Shout! Factory // 1987 // 435 Minutes // Not Rated
Reviewed by Judge David Johnson // March 5th, 2009
Before the days of DNA testing and the Massachusetts Supreme Court, a girl living with two fathers was a high-larious sitcom conceit. Revisit the adventures of Michael, Joey, Nicole and knock-out guest stars like Scott Baio and that guy who was in D.C. Cab.
So here's the deal. There's this little girl named Nicole (Stacy Keenan) and her mom died and because mom may have been a bit on the promiscuous side, no one's quite sure who Nicole's father is. The possibilities have been narrowed down to two former best friends: Michael (Paul Reiser), the uptight, investment advisor and Joey (Greg Evigan), the pretty boy artist who's got a definite George Michael thing going on.
Skeptical of the guys' ability to raise a child, the judge who oversaw the transition (Florence Stanley) decides for some reason to buy the apartment building where they live and KA-POW! just like that she's a recurring character. Another recurring character is Klawicki (Dick Butkus) who materializes about halfway through the first season as the owner of a dumpy diner that's also in the apartment building and BLAMMO! there's your secondary setting. As the first season crawls forward Nicole, Michael and Joey will encounter such riveting challenges as Nicole going to a make-out party, Joey and Michael fighting over the same girl, Nicole's first date (with a post-embryonic Giovanni Ribisi) and the surprising reappearance of Joey's best friend who looks shockingly similar to Davy Jones of The Monkees OMG!!!
The actual situation comedy may be relatively half-baked, but studying the evolution of the laugh track on My Two Dads is worthy of a post-graduate thesis. The pilot episode, "My Two Dads," was filmed before a live studio audience and let me tell you something, these folks were wired. Whether it was the quality of the writing (the jokes actually were noticeably sharper in the first episode than the ones that followed), or the startling newness of the concept of two heterosexual men living in a Soho studio apartment raising a pre-adolescent girl, or everyone was drunk before they took their seats, the audience was as raucous as a Roman mob watching lions eat people.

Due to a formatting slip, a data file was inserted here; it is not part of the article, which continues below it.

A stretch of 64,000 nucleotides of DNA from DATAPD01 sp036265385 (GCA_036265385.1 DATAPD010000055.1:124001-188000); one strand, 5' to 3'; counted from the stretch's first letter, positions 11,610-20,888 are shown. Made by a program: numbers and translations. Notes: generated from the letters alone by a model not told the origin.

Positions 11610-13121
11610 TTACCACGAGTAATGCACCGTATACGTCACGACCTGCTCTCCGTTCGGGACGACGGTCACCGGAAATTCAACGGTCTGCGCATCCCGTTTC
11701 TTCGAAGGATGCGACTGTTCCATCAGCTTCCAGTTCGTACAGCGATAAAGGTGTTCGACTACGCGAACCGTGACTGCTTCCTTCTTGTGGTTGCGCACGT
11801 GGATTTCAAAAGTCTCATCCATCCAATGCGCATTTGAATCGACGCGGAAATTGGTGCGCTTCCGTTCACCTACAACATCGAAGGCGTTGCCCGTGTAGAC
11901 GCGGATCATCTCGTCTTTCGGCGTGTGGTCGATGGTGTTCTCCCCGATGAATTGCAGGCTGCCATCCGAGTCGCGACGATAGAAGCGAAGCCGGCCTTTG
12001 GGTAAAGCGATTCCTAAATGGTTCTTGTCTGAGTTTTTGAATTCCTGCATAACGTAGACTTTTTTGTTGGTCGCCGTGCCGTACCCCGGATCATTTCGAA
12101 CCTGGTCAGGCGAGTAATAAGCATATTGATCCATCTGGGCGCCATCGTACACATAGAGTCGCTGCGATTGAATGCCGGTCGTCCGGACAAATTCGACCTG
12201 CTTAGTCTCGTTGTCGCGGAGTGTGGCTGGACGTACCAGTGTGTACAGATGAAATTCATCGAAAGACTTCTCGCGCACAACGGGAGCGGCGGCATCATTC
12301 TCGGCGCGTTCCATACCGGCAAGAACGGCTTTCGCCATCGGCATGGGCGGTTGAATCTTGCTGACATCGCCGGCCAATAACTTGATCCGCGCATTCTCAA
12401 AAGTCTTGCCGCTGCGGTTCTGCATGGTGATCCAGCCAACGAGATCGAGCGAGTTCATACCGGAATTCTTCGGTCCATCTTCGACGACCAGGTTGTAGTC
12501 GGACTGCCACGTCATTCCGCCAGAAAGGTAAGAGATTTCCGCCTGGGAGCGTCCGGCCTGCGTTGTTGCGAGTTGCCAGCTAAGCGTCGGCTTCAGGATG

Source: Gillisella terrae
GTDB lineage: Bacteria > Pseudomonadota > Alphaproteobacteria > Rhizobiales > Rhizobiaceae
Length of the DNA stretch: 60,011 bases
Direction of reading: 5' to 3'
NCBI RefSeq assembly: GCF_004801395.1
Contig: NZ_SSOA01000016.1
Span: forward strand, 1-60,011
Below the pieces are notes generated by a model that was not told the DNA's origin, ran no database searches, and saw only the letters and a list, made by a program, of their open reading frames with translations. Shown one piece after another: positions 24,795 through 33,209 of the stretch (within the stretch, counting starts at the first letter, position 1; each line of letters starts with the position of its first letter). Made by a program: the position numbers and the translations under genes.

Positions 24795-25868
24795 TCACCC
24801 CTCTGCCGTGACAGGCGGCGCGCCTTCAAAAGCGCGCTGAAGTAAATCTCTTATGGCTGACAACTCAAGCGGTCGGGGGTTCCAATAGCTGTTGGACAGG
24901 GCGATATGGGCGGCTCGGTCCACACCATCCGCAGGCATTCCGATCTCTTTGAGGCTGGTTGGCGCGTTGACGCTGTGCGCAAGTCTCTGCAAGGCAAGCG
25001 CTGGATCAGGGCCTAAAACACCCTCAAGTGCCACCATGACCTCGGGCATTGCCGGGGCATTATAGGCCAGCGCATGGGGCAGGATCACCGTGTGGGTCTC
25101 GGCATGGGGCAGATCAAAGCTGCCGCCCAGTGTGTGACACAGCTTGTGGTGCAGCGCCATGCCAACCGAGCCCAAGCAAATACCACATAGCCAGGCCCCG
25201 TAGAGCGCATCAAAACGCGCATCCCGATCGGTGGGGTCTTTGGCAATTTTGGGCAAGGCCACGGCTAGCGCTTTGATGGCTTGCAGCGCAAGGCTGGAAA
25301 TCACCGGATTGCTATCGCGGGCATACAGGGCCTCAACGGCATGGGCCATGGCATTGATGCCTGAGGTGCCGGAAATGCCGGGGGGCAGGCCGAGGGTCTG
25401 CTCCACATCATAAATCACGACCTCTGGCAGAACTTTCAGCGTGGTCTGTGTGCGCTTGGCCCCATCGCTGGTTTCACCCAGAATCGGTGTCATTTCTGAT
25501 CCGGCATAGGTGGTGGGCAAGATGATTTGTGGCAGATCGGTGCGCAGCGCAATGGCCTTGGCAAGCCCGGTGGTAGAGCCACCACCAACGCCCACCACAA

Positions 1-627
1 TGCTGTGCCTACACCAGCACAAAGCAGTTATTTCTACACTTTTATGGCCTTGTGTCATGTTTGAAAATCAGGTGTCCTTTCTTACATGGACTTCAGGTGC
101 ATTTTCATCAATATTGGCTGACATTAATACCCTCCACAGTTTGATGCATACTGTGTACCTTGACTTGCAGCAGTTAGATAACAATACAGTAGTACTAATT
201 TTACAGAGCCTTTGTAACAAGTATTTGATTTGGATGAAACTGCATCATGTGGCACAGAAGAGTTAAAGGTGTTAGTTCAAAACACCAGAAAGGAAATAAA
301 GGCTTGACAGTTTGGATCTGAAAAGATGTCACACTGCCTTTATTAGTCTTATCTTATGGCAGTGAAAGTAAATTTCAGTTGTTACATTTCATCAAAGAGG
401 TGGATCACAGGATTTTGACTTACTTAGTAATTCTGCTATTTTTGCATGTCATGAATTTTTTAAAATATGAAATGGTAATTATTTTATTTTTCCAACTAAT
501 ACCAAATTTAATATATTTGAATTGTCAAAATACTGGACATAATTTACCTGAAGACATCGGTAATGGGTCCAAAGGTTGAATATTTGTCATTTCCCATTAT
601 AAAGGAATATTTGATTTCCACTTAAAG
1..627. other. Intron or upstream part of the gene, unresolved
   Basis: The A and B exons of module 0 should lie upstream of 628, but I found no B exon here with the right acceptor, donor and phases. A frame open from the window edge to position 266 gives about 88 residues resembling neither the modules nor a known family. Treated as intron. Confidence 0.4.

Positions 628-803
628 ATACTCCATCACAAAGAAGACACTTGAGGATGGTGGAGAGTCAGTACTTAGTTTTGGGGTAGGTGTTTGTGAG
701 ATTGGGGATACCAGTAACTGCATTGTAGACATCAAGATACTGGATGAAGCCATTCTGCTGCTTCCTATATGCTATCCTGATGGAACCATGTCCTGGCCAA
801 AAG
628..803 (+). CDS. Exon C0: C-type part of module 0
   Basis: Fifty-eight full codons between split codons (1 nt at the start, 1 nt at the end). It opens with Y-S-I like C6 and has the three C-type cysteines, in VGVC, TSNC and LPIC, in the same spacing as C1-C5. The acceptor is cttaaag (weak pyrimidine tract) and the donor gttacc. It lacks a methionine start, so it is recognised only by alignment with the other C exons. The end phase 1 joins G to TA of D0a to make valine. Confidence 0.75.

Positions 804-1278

After that energetic debut, a laugh track was subbed in, and apparently to save money, the producers opted for the discount Disinterested Audience Chuckling version. Also, it's got the sound quality of a low-bit-rate WAV file. I suspect the studio burned through its budget on the elaborate opening credits sequence that debuted on the second episode, featuring Nicole, Joey and Michael traipsing through an animated New York City; it was never to be seen again, probably because it was the worst opening credits sequence ever created. Every so often, however, a live audience would be re-introduced, like in that Davy Jones show for example, where the assemblage of middle-aged women apparently couldn't get enough of watching their former boy idol in a mullet. (While I'm on the subject, a word about the sense of fashion on display in this show: "yikes.")
As to the writing of the show? Eh, typical '80s cheese. The scripts had their moments, with the best lines typically going to Paul Reiser, but no episode ever managed to out-laugh the pilot. What salvages the series -- and by "salvage" I of course mean "I watched the television and didn't lose consciousness" -- is the chemistry between Evigan and Reiser. Yes, Reiser's overwrought delivery can grow tiresome, but the two played off each other well and managed to by sympathetic, despite their often ridiculous parenting decisions (pull your daughter out of class to watch a has-been musician? Really?).
The full-frame transfers are adequate and about par for TV sets from this era. Ditto for the 2.0 stereo, though that low-quality laugh track is brrrrutal. Only one extra, but it's a decent one: Greg Evigan and Stacy Keenan, present day, reminiscing about life on the set.
Props for the refreshing lack of hacky gay jokes.
It's a warmed-over family sitcom with a gimmick, but there's no denying the series has charm with a better-than-average half-life.
Not guilty, I guess, but that's mainly because Greg Evigan's facial hair is a force to be reckoned with.
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Scales of Justice
Studio: Shout! Factory
* Full Frame
* Dolby Digital 2.0 Stereo (English)
Running Time: 435 Minutes
Release Year: 1987
MPAA Rating: Not Rated
* Cast Retrospective